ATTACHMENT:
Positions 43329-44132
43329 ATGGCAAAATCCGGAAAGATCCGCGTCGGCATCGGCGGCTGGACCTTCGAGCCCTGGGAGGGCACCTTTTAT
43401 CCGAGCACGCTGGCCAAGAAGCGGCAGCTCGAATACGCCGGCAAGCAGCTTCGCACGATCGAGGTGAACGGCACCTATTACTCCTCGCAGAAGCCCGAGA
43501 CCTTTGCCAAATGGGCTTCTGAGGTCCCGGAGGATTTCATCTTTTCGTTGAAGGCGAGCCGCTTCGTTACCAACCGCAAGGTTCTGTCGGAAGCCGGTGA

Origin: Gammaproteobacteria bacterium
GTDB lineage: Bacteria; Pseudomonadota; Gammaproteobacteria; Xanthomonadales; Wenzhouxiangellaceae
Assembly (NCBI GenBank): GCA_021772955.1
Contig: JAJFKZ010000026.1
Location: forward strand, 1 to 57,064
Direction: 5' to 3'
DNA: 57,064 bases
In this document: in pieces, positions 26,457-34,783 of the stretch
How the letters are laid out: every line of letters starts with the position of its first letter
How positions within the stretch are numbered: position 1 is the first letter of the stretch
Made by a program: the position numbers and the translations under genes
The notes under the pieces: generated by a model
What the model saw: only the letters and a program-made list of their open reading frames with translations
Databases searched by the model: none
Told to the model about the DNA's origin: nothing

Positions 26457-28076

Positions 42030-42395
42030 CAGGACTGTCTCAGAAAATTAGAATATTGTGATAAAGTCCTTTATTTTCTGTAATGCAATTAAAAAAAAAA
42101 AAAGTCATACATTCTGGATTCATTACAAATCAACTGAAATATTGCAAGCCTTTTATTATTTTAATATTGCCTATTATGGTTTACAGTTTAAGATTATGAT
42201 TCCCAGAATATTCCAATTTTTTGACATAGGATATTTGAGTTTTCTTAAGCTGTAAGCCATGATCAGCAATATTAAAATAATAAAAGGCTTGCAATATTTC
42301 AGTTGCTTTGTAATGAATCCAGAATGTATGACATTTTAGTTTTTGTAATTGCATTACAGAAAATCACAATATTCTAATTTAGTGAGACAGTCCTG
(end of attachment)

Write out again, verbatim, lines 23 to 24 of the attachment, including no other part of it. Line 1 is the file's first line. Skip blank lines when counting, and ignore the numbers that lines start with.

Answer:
42101 AAAGTCATACATTCTGGATTCATTACAAATCAACTGAAATATTGCAAGCCTTTTATTATTTTAATATTGCCTATTATGGTTTACAGTTTAAGATTATGAT
42201 TCCCAGAATATTCCAATTTTTTGACATAGGATATTTGAGTTTTCTTAAGCTGTAAGCCATGATCAGCAATATTAAAATAATAAAAGGCTTGCAATATTTC